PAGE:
You have to carefully mix the two parts in a 50/50 ratio (it comes with syringes for small uses or a two pump dispenser for larger amounts).  For mixing most of us use medicine dispenser cups - and, if possible avoid using wooden (popsicle) mixing sticks since they'll add a slight tint to your finish... I much prefer dental or sculptor's spatulas for mixing finishes (stainless steel - very easy to completely clean after each use - long term...).  FlexCoat and similar products have the consistency of honey (with a definite pot life - so you have to use what you've mixed within about 30 minutes or it becomes too thick to apply...) and that's what you're working with when you apply them.  That means that after a coat of finish the rod needs to rotate for two hours, roughly, in a horizontal fixture to even out until it stops flowing and begins to cure out.  Most that I know use slow turning motors attached to timers for this.  Old or replacement barbecue motors are perfect for this kind of application.  It's pretty easy to build a simple wood stand to attach the motor to and a flexible attachment on the rod end of the motor to mount the butt end of the rod to...  When I started - all those years ago we had to make all the gear we used.. Nowadays there are rodbuilding lathes with driers readily accessible to anyone - from a basic unit - all the way up to professional production gear... Mudhole.com is just one of several...

 

Hope this helps.  I long ago quit making rods for anyone other than myself (and the folks who use my rods during a day or night on the water).  I still do a fair amount of repair work for my anglers and other guides, though... 


Tight lines Bob LeMay (954) 435-5666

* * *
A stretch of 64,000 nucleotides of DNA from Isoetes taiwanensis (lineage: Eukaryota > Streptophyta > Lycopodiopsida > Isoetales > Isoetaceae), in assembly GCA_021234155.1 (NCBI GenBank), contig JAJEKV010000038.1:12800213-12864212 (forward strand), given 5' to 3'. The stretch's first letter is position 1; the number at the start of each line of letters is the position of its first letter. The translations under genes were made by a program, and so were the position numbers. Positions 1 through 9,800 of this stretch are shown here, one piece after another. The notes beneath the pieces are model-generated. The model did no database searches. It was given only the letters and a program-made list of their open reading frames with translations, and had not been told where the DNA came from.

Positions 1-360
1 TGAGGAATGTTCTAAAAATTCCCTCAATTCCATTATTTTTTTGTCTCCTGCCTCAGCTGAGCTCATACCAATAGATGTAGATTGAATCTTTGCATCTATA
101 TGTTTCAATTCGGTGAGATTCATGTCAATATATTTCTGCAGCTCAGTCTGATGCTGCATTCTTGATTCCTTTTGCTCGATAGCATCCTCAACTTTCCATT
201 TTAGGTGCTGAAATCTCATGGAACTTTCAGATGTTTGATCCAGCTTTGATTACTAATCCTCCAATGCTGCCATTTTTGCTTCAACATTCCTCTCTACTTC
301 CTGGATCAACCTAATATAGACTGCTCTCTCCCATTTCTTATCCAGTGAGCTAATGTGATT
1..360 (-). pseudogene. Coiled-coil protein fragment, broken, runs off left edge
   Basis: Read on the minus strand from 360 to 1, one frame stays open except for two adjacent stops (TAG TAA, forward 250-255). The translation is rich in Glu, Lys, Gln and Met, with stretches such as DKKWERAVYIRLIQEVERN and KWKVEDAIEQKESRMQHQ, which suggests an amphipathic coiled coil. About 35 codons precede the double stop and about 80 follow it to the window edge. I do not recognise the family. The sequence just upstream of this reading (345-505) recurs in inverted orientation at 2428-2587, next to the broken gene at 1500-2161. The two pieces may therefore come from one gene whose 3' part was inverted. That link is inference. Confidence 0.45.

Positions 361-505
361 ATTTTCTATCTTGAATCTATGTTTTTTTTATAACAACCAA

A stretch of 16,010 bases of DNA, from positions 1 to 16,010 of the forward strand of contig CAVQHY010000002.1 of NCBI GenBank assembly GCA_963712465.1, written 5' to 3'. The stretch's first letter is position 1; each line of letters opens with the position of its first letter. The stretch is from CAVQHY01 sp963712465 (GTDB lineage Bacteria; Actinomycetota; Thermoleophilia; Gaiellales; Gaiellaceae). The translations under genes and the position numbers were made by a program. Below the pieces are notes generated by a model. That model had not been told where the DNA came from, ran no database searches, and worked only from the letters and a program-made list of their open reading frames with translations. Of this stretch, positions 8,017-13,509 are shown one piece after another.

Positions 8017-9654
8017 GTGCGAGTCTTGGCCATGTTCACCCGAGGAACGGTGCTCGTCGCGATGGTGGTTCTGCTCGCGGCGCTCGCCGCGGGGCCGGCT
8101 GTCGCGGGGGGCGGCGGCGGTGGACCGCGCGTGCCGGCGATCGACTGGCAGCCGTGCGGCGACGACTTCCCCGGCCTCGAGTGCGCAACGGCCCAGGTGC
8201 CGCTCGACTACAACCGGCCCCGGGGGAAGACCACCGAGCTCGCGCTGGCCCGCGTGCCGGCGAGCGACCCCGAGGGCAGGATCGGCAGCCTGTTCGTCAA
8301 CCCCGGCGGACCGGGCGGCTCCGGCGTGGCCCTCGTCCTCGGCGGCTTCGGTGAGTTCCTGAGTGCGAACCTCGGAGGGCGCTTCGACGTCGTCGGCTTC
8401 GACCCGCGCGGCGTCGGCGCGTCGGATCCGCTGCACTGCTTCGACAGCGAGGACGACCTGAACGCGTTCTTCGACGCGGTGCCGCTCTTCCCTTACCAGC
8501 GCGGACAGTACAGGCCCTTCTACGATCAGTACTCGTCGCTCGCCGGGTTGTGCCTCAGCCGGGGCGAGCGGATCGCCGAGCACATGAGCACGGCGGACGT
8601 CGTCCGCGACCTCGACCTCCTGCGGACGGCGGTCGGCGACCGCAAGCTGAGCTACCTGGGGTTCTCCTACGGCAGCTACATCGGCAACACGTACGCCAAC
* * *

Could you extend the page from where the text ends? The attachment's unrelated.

#6 Bryon Anderson

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Posted 06 January 2020 - 03:04 PM

Echoing what others have said above, I would recommend applying epoxy finish to the guide wraps only. There is (or used to be) a one-part finish that went on really thin; I think it was called Permagloss. Some people--including me-- have used it to finish rod blanks, but you want to be careful doing that. You need to lay down a very thin, uniform coat and rotate the rod in a horizontal position as it dries, or you'll get drips and runs and globs and whatnot. It's mostly used on old blanks that the original finish has worn off. If you're building on a new blank and it has a matte finish, that's by design. The matte finish on blanks has been popular for quite a few years now. If you put gloss finish over it, you're adding finish on top of finish, which means increasing the weight of the blank. Not by much, but with fly rods, fractions of ounces count.

 

A word of caution about thread sealer/color preserver (I think they're basically the same thing) -- if you use it, make sure it penetrates all the way through your thread wraps to the blank and completely coats the thread. If the sealer/preserver penetrates unevenly, when you put your finish over top of it, you'll get little dark spots anywhere the sealer/preserver didn't seal completely. Ask me how I know. :) I used it one time and decided I was a finish-only guy from that point on.

 

As others have indicated, forum admin. and highly accomplished professional rod builder Steeldrifter is the ranking authority on rod building in these parts, so if anything he says contradicts anything I've said here -- believe him! :)

 

A last word of advice -- I've built a lot of rods and, for my money, the best how-to book and reference guide out there is Rod Building Guide: Fly, Spinning, Casting, Trolling by Tom Kirkman.

 

Good luck and post pics!


"... trout do not lie or cheat and cannot be bought or bribed or impressed by power, but respond only to quietude and humility and endless patience." -- John Voelker (aka Robert Traver), Testament of a Fisherman


#7 vicente

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Posted 06 January 2020 - 11:29 PM

I used perma gloss on mine it's held up well, I would definitely use it again.